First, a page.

The Course of Reason

Fun With Fermented Faith: Thoughts on Interfaith Dialogue

March 15, 2013

Interfaith engagement is something I've come out in favour of in the past, having supported the central message of Chris Stedman's Faitheist. Typically, my discussions on interfaith engagement (I know, I know, using the word "faith" when talking about atheists has its problems) have focused around putting aside differences to work towards common goals. But, interfaith engagement doesn't always need to be about some sort of activist effort. It can be as simple, and enjoyable, as having a dialogue among various groups.

interfaith symbols tree

A great example of this happening here at the University of Waterloo is the weekly discussion group: Fermented Faith. Hosted by an Anglican priest, Fermented Faith discussions take place at a local pub (usually with a pint of Guinness involved for the priest and yours truly) and focus on a range of topics. Everything from "Relationships: Reality vs. Expectations" to "Debt: Good or Bad?". Yesterday's discussion centred around the story of Elijah and the priests of Baal. A classic, "my god is bigger than your god", as one discussion attendee put it, in which each side prayed to their god to set a bull on fire. After Yahweh proved that he was indeed the real God, Elijah ordered the execution of the priests of Baal. A first reading of this story is likely to make you say, "God is a jerk".  However, the discussion gave us an opportunity to come at the story from a different angle and see if there is any redeeming quality. While it was difficult to find any such quality, one possibility was raised. The priest pointed out that these stories were often passed down through conversation. People who shared these stories were often oppressed. In this case, the oppressors were the priests of Baal. Executing the priests of Baal could be viewed as an act of the oppressed rising to overthrow the oppressors. Though many, including one attendee, would contend that the priests deserved a chance for redemption rather than immediately being tossed to the slaughter.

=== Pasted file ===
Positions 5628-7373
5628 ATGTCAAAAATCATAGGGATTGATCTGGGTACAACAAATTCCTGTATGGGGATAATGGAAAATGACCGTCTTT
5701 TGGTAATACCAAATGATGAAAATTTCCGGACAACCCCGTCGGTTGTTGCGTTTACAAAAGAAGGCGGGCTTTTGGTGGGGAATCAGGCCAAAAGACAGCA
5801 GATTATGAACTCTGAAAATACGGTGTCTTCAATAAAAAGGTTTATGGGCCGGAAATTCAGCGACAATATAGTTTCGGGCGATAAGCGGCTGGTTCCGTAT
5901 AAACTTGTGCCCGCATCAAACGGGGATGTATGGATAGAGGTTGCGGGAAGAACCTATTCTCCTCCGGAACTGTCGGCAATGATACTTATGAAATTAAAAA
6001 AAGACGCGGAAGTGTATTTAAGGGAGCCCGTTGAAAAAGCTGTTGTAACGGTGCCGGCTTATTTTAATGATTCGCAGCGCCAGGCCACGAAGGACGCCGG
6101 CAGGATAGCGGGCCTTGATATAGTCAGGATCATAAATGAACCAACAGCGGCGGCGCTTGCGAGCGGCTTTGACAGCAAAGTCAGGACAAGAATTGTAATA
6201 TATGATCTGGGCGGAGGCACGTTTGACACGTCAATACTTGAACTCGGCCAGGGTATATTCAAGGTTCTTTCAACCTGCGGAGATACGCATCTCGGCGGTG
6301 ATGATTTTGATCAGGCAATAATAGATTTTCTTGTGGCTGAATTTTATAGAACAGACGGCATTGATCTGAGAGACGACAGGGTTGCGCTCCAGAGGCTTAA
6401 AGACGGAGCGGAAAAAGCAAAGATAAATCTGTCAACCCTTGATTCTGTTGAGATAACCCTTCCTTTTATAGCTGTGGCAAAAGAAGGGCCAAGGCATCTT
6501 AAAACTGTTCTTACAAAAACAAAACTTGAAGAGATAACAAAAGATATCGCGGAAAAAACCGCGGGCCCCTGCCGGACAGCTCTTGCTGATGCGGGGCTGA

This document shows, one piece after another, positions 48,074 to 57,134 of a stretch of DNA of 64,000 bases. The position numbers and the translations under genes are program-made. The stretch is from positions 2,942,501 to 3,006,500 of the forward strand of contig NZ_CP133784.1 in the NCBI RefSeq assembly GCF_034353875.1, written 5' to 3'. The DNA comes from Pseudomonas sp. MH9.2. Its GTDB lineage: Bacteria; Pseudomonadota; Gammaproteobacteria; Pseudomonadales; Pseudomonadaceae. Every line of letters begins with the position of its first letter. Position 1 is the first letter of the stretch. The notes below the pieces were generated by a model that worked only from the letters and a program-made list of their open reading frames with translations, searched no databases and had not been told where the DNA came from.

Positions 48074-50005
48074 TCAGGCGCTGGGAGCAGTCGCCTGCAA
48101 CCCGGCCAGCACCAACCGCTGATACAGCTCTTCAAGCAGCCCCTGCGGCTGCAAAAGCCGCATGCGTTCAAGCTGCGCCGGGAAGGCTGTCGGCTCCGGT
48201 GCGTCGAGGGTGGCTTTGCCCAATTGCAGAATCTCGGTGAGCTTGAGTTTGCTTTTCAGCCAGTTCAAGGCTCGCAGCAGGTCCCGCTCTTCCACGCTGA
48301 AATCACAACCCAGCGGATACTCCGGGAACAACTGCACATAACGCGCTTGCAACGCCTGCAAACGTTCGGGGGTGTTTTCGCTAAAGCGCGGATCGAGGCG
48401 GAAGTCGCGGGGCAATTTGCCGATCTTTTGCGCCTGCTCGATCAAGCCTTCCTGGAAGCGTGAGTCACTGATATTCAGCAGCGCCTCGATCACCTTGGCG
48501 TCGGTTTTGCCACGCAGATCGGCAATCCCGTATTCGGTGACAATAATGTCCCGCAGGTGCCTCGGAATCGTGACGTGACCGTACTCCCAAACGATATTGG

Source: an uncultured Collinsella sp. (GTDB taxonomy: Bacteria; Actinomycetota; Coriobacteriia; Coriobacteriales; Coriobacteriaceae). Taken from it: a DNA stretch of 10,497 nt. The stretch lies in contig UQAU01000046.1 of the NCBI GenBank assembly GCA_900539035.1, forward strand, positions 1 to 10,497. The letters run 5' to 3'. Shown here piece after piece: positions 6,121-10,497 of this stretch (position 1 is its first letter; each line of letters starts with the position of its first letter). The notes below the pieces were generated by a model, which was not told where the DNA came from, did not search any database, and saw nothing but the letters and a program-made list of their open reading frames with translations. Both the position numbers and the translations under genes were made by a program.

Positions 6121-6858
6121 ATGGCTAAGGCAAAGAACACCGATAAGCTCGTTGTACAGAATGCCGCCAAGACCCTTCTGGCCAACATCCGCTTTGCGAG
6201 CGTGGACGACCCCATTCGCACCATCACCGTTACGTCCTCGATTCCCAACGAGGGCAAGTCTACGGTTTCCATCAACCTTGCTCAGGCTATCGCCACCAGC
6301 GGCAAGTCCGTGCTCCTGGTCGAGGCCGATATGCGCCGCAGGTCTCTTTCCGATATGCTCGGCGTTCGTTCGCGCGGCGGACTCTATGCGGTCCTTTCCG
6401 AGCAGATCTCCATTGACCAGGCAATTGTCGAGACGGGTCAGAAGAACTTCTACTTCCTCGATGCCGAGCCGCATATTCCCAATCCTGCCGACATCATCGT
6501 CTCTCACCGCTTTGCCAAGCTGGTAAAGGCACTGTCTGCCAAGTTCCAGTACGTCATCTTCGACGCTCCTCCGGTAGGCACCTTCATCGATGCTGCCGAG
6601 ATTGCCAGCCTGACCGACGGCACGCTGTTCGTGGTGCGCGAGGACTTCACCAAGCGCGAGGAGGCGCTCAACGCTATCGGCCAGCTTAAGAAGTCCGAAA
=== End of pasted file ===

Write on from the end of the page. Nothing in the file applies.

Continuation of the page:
Discussions at Fermented Faith are not always religious in nature, as they are liable to go off into tangents. Yesterday, the conversation drifted towards a debate over whether or not suffering is necessary to appreciate joy. (For the record: I argued that it is.) These dialogues offer the same sort of intellectual stimulation I would expect to get from weekly discussions with the campus atheist club, with the only difference being one of perspective.

It is nice to be able to gather around a table knowing that not everyone there holds the same belief when it comes to the existence of God. There's no sense of pressure. No one at the table is trying to sway the other into coming over to their side. When one person speaks about how a certain experience reinforces their belief in God, the atheist can be honest about how they would react in similar situation. You won't hear, "well if you saw a miracle, you'd believe too" comments being made here. Saying, "I'd want to see the miracle tested and recreated in a scientific study" will not get you any odd looks. The engagement is friendly, and that is exactly the way it should be.


About the Author: Chris Burke

Chris Burke's photo
Chris Burke holds a Bachelors in Environmental Studies: Honours Environment and Business from the University of Waterloo. Next he will be working towards a Masters of Environmental Studies in Sustainability Management. He's an active member of the Atheists, Agnostics, and Freethinkers of Waterloo student group. In his spare time he enjoys reading and playing music.




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